Neighborhood organization basics
The City of Minneapolis has 70 recognized neighborhood organizations representing 84 residential neighborhoods.
- A neighborhood organization may represent 1 or more geographically defined neighborhoods.
- Each neighborhood organization is an autonomous nonprofit organization and has a volunteer board of directors elected by residents (and sometimes other stakeholders).
- Some neighborhood organizations in Minneapolis have histories going back more than 50 and even 100 years. Others have been around less than 20 years.
- Communities represented by neighborhood organizations range from as few as 672 residents (Northeast Park) to more than 20,000 residents (Longfellow Community).
- Some are highly diverse with multiple languages spoken at home (East Phillips) while others have little racial diversity.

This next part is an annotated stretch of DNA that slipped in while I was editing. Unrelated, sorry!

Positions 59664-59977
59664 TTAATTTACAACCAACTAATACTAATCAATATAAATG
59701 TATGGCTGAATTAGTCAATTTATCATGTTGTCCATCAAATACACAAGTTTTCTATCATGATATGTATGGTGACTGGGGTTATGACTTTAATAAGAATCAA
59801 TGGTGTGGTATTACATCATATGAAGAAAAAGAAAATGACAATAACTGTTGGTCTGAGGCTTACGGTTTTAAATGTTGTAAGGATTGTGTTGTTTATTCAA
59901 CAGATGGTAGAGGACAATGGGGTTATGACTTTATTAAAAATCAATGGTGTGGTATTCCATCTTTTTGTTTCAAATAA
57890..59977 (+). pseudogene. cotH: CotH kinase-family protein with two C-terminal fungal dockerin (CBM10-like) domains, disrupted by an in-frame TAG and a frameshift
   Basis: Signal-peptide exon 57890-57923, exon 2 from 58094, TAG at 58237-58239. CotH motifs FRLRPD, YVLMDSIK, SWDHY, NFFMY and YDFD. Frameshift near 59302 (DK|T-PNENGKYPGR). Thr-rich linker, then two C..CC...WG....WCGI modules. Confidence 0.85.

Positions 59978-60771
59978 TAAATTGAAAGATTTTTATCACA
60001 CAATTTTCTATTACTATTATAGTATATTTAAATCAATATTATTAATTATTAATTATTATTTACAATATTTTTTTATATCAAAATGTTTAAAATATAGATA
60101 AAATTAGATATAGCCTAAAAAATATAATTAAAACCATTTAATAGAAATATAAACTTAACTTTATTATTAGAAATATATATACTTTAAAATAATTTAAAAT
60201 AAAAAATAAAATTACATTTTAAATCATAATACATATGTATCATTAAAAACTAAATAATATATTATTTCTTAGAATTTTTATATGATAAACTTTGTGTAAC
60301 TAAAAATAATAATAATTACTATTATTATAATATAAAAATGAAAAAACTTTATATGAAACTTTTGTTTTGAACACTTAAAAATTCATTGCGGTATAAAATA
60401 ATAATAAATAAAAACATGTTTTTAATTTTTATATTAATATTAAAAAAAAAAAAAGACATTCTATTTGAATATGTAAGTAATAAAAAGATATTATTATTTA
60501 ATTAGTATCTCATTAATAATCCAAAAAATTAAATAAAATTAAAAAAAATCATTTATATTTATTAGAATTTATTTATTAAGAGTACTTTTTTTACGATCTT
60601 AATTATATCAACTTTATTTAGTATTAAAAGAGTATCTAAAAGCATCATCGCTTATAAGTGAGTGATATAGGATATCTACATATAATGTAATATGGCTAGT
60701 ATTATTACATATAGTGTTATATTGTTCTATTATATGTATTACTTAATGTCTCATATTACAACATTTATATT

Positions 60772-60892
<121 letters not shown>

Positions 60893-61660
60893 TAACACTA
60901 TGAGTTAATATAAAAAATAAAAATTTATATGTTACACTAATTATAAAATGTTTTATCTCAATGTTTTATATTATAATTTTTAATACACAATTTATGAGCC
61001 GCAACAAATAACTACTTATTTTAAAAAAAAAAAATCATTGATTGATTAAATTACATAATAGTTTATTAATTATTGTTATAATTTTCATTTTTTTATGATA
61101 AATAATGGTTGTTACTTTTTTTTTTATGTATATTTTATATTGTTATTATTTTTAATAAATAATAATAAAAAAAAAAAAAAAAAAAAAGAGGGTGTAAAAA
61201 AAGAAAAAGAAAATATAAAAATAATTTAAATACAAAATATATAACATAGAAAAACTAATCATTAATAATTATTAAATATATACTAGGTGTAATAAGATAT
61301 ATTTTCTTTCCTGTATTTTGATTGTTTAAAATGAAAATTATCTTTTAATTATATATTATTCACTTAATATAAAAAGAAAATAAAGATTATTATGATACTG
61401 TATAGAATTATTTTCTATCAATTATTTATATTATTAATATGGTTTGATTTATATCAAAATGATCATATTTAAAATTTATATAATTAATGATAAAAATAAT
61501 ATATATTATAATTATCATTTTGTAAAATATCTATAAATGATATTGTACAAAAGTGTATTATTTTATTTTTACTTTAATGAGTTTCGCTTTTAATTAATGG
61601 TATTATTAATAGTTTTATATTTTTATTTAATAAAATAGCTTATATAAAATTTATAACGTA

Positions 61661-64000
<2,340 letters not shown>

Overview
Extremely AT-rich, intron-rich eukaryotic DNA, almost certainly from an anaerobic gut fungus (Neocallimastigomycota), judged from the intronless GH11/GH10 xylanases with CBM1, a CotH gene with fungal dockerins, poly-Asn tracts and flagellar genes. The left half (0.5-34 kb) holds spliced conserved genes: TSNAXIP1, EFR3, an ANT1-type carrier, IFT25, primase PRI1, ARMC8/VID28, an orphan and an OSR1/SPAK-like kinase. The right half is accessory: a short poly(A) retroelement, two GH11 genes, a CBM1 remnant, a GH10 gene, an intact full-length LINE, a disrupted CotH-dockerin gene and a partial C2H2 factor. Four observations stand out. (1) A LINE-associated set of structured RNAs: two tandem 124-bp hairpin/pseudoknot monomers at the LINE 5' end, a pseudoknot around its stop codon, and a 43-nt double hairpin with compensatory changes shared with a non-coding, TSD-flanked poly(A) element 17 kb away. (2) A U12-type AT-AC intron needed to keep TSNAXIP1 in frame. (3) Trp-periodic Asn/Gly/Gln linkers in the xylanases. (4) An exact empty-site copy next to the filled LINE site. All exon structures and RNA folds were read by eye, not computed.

- All neighborhood organizations received funding through the Community Participation Program and the Neighborhood Revitalization Program.
- Most neighborhood organizations have at least one part-time staff person, but some may be entirely run by volunteers. Large neighborhood organization may have several full- and part-time staff members.
- There is a long history of funding programs supporting neighborhood organizations before NRP and CPP, including Model Cities and the Citizen Participation Program.
- Some neighborhood organizations do additional fundraising and grant-writing, and have significant support from other funders besides the City.
Each recognized neighborhood organization must meet eligibility criteria identified in the Community Participation Program (CPP) Guidelines.
- Geographically based
- Represent neighborhood in its entirety
- Provide for participation of all segments of neighborhood
- Ensure membership is open to all residents
- No barriers to resident participation
- Hold regular open meetings